1 Klinisk Mikrobiologisk Afdeling, Aalborg, Faculty of Health Sciences, Aarhus University, Aarhus University2 Statens Serum Institut3 Department of Clinical Medicine, Health, Aarhus University4 Hillerød Hospital5 Rigshospitalet, København6 Odense Universitetshospital7 Herlev Hospital8 Hvidovre Hospital9 Esbjerg Hospital10 Department of Clinical Medicine, Health, Aarhus University
Objectives: Vancomycin-resistant enterococci (VRE) are reported to increase in numbers in European hospitals. Vancomycin resistance can be encoded by seven different genes but only vanA and to a lesser extent vanB are widely prevalent among clinical isolates of enterococci. The E. faecium clonal complex 17 (CC17) has been associated with nosocomial outbreaks in five continents. The aim of the present study was to elucidate the molecular epidemiology of VRE in Denmark. Methods: From January 2005 through October 2008, 61 vancomycin resistant enterococcal isolates causing invasive as well as non-invasive infections were referred by seven of the 15 Danish departments of clinical microbiology to Statens Serum Institut. All isolates were identified to species level by PCR, MICs of vancomycin were determined (Trek Diagnostic Systems, UK), and the presence of vanA, vanB and vanC genes were detected by PCR. Multi locus sequence typing (MLST) was performed on the vancomycin-resistant E. faecium isolates. Results: The collection consisted of 45 E. faecium and 16 E. faecalis isolates which originated from 12 different hospitals. Thirty three of 45 E. faecium isolates were vanA positive and the remaining 12 isolates were vanB positive. All but one of the E. faecalis isolates contained the vanB gene (n = 15) and the remaining isolate contained the vanA gene. MLST of the 45 E. faecium isolates revealed 10 different sequence types (ST). The STs were ST18 (n = 21), ST203 (n = 8), ST78 (n = 3), ST192 (n = 3), ST412 (n = 3), ST16 (n = 2), ST17 (n = 2), ST65 (n = 1), ST80 (n = 1), and ST306 (n = 1). Forty four (98%) of the 45 tested isolates belonged to CC17. The 45 E. faecium isolates originated from nine different hospitals. Each hospital was mainly dominated by one specific ST; however, ST18 was present in three of the nine hospitals. Conclusion: The vanA gene was the most common in E. faecium isolates whereas vanB was predominant in E. faecalis isolates. Most of the vancomycin-resistant E. faecium isolates belonged to the hospital-acquired clonal complex 17.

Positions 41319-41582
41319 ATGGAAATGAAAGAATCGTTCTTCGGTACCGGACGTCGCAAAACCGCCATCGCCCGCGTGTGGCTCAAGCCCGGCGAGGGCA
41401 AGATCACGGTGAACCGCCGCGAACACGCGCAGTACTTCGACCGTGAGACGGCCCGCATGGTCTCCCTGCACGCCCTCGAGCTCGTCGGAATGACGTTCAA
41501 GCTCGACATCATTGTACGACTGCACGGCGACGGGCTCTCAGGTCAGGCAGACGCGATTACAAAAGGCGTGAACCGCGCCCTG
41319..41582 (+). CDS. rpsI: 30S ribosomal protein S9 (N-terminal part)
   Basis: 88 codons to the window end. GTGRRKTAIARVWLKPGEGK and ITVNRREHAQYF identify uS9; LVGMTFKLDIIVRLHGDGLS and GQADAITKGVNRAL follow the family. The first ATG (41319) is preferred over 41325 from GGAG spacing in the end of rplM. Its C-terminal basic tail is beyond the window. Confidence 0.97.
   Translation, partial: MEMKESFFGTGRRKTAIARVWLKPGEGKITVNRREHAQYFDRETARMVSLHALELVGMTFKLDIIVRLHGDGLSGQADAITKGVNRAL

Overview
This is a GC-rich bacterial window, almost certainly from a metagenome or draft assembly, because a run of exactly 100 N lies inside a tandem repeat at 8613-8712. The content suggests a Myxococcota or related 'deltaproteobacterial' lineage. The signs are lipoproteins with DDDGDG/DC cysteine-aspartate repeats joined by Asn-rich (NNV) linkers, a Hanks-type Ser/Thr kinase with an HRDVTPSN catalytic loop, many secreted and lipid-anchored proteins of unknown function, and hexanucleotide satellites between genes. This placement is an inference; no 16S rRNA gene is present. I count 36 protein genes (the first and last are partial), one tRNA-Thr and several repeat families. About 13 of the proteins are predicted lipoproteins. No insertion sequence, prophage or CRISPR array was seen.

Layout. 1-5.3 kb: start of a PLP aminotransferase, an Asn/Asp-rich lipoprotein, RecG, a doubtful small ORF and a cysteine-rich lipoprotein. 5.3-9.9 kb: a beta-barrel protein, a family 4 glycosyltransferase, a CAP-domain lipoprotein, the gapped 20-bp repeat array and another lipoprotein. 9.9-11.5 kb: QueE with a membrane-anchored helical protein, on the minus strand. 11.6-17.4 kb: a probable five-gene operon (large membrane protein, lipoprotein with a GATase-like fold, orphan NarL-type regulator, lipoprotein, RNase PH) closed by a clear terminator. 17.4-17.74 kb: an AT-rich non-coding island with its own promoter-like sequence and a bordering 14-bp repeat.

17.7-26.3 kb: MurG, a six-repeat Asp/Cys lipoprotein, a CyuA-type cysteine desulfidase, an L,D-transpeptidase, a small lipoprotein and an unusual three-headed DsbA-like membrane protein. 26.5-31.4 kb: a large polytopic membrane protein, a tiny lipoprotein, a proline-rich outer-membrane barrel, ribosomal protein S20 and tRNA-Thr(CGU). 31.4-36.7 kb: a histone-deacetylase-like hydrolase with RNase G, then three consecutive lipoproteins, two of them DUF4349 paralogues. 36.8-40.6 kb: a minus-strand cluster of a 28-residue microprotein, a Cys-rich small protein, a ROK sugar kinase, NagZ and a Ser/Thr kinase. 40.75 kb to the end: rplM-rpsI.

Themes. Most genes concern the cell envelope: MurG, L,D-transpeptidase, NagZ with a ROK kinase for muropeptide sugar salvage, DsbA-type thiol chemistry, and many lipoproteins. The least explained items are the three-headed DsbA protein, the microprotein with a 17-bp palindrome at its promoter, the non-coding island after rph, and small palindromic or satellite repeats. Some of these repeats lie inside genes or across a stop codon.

Clinical Microbiology and Infection, 2009, Issue Suppl 4
Main Research Area:
19th Congress of Clinical Microbiology and Infectious Diseases, 2009